To those of you to whom I owe a book – TODAY IS THE DAY! They arrived yesterday so right now, 14.28, they’re in the post to you!
With the ebook online, with the paperback first edition delivered into my hands, that’s round one of the Dark Slivers saga kinda concluded. How to describe what’s been involved… Well, to speak to publishers one needs an agent. To get an agent one has to send a proposal consisting of multiple pieces of requested information, formatted precisely as each individual agent wishes and, of course, no agent wants to be mass mailed so each proposal has completely different requirements intended to show that you’ve put in the elbow-work just for them. I considered it a good day’s work if I managed to finish three proposals (this was my weekends draining away in May-July). The agents will reject 90% of what’s before them. That’s before a publisher sees anything and rejects another 90%. I gathered a beautiful dozen or so rejections – too niche a topic, too much of a fan’s book, too many Nirvana books.
The reason to acquire a publisher? Because only a registered publisher can acquire ISBN numbers. My publisher did consider whether to help me register as an independent publisher then we decided it was too much faff and came to an arrangement on his royalty rate. The ISBNs are curious too; you can only buy them in batches of ten – at a cost of £125 in the U.K. Oh, and did you realise ebooks need a separate ISBN to a hardcopy book? No, neither did we. So that’s two ISBNs needed – which given the cost of printing in the first place is another expense on top. Not to mention, can you imagine how irritating it is to be all ready to go…Then to have to lose a day returning to one’s incredibly busy designer (West Coast America while I’m in U.K.) to ask if she can change the ISBN on the PDF before upload.
But what the hey. With an ISBN, the printer can now (for a price) print a barcode on the back of the book. Without a barcode you can’t sell a book in a shop. Fifty quid. Speaking of printers, well, understandably they have their needs; 3mm bleed, margin sizes, file type, text aligned this way and that – two files, cover separate to text. And yes, if you have more than a certain number of pages in full colour then the cost doubles (we’re talking several hundred pounds), likewise, if you print above A5 size then the cost, again, doubles so my original funky size wishes (I admit it! Gillian G. Gaar! I loved the size of Entertain Us so much I wanted it to be that size…) had to drop. Plus, Jesus…Hardback printing is crazy. Out of sheer vanity I fancied having a set of 25 hardback copies but the costs were astronomical…It’s important not to lose your mind when doing this yourself. Unless you’re a millionaire. Which I’m not. So I didn’t.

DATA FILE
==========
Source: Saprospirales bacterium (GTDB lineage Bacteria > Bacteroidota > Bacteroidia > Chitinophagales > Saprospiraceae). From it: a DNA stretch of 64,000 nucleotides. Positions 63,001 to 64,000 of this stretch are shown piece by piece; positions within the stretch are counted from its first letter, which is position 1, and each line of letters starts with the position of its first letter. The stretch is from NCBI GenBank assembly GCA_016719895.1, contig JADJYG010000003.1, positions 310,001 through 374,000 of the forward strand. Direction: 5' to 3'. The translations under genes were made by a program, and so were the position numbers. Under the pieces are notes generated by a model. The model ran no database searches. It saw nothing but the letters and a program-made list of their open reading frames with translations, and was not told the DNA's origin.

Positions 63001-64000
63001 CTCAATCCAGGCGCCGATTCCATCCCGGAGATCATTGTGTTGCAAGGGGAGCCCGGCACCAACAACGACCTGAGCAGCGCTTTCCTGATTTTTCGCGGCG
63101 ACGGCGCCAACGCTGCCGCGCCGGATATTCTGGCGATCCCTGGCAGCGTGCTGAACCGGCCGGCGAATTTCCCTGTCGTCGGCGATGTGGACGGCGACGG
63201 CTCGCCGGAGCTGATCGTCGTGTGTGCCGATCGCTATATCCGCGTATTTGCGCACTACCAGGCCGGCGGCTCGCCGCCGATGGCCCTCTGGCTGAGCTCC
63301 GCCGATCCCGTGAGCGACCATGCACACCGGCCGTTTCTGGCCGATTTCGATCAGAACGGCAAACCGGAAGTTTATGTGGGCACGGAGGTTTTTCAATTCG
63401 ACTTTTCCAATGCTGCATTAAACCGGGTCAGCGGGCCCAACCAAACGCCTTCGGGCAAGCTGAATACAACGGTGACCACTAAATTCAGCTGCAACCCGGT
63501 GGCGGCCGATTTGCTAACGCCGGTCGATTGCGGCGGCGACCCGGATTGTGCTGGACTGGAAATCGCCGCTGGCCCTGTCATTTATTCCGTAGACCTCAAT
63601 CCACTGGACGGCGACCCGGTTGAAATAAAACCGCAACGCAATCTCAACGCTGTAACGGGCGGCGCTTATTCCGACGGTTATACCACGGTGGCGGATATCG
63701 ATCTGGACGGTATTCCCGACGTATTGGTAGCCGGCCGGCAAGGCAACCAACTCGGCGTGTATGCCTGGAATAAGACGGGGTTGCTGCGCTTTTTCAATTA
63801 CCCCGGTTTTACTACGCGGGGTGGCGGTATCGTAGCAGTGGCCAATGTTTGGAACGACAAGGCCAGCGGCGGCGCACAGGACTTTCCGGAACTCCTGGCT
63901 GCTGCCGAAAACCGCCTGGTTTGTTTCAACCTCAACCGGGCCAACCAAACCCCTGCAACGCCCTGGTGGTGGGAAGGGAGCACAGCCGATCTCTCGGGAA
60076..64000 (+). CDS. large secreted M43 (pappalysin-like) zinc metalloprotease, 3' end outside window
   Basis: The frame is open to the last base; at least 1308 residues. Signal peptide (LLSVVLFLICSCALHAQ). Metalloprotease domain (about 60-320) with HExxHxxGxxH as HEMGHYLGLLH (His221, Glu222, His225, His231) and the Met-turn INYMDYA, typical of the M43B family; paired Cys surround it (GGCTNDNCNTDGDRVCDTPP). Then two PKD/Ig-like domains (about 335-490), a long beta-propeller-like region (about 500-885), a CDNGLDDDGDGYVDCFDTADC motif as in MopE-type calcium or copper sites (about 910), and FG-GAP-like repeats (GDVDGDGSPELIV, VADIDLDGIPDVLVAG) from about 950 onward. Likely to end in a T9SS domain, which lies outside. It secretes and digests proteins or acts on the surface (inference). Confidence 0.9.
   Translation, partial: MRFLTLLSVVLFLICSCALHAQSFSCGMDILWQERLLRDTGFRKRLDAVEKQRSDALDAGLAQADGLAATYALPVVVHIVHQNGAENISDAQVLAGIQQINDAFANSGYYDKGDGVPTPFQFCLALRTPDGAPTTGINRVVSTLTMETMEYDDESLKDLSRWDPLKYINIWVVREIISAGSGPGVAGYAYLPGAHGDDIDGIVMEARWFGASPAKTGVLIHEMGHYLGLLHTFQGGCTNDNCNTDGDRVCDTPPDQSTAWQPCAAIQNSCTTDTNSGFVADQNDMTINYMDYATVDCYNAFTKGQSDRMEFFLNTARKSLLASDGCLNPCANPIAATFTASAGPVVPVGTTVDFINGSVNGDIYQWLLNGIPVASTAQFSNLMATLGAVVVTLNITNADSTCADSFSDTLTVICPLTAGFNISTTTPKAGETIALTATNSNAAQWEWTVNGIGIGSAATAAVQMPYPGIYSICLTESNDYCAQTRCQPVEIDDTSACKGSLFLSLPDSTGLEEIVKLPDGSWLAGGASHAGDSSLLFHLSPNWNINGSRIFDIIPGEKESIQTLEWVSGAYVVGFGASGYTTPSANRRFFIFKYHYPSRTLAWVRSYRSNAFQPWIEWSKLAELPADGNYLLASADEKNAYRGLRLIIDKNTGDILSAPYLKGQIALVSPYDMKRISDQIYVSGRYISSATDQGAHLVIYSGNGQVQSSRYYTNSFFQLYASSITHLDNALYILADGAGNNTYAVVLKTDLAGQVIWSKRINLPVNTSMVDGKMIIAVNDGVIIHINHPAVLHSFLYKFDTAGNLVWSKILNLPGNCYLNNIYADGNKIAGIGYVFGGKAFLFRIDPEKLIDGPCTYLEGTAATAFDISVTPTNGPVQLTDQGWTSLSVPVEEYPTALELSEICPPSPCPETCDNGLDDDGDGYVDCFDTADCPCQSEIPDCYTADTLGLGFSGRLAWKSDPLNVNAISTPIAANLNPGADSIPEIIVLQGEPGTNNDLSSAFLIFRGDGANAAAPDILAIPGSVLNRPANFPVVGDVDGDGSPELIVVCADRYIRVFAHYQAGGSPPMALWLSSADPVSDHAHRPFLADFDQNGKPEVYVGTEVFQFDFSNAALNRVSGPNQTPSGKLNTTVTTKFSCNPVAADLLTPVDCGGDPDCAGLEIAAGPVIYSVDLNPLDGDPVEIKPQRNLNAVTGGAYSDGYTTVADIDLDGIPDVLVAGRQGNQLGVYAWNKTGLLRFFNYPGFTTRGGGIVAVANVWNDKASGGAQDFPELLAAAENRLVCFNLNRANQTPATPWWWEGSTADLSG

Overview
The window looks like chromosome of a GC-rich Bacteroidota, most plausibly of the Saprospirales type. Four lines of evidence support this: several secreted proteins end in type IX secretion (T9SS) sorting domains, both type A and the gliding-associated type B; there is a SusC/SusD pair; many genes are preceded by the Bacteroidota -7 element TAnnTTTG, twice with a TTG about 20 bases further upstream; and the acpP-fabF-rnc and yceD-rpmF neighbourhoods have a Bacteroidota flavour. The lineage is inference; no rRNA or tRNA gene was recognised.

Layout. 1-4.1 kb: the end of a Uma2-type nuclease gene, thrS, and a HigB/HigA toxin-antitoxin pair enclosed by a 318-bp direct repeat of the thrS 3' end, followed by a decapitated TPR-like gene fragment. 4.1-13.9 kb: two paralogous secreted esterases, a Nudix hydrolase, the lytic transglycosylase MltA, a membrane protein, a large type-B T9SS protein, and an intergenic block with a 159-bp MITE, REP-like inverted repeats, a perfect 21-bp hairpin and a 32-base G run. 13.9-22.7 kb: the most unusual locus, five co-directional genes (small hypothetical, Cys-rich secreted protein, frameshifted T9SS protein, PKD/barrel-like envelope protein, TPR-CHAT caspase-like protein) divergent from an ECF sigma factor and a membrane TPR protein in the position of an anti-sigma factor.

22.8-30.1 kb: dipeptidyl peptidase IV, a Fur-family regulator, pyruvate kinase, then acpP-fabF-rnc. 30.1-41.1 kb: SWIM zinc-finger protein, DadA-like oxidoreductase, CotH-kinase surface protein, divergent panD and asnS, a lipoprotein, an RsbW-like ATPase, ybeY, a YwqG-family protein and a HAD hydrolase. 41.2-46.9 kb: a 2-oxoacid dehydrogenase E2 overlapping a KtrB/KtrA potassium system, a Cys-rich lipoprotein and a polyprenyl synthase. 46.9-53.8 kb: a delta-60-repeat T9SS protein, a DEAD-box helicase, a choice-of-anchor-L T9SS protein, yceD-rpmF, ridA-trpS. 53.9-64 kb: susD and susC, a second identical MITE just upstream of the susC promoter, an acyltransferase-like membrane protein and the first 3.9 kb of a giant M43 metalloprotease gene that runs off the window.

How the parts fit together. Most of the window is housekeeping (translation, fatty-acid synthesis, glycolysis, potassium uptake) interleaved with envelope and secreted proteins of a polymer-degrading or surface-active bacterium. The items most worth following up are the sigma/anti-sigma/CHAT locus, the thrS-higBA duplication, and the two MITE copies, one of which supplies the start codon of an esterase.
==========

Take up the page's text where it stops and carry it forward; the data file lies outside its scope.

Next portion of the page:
In the background I had to speak to an intellectual property lawyer to discuss the legality of quoting song lyrics – the answer being that if you’re writing a musical critique then quoting lyrics is essential and therefore totally legitimate. If, however, I was to take an entire verse, and place it at the start of a chapter, without it being integrated into the text or the discussion THEN I’d have to pay a charge to whoever owns the rights. Are you keeping up with this? This is what my life has been full of for months now, that’s alongside writing the book (72,000 words) and the blog (35,000 and counting…) He also pointed out the tax rules and regulations to me – which was good to know. Turns out I’m unlikely to make enough profit here to need to declare anything – yay not being a millionaire (again)!
Oh, epublishing…Leaving aside that bit where Amazon take 30% of the revenue (and where whatever I set the price at they add the tax onto the price so you, the consumer, pay the tax on the ebook and the book ends up weirdly priced), their system is quite slick. Compared that is to iTunes – I would need to be a U.S. tax payer to place a book on iTunes. But what the hey, it turns out part of the agreement with Amazon is that the ebook on their site must be at least 20% cheaper than the hardcopy or any other version available. Plus there’s that bit where they hang onto any money for two months earning themselves some lovely interest on each ebook sold before handing anything to the authors, yep, Amazon has epublished neatly sewn up. I’m still sure the wave of self-publishing hype articles this year were all thanks to Amazon (and others) tapping up their media friends to write nice things…
My designer has been a superstar, above and beyond in every way – it did make me chuckle when we discovered that the super-sophisticated design package we’d used to create the PDF for the publishers was TOO sophisticated for Amazon (credit to Amazon, their uploading and previewing portal is really slick, genuinely impressive.) We tried PDF, we tried ePub format…And came to the horrible realisation that we’d have to go back to the Word file…Which meant taking a full weekend to insert each correction we’d made to the PDF back into the Word file. Then check each graphic, check each chart, reformat, review, do it again…Two days gone.
BUT. Rant over. Suddenly, Wednesday morning I log in and get to see my book up and running on the various Amazon sites and it feels wonderful. Thursday, sheer luck I’m in when the postman dials the flat and asks if I’d mind coming down and fetching the 40kg of books in two boxes because there’s no way his back will survive the journey up the stairs…And I run down barefoot and hump both up one after the other because I’m so thrilled to see them. And today, this lunchtime, when I hand over the postage money and, having signed, numbered and inscribed a message in each copy, I send out the first load of books to people have been good enough to support me…That felt good. And I truly hope they enjoy. I’ve got my fingers crossed.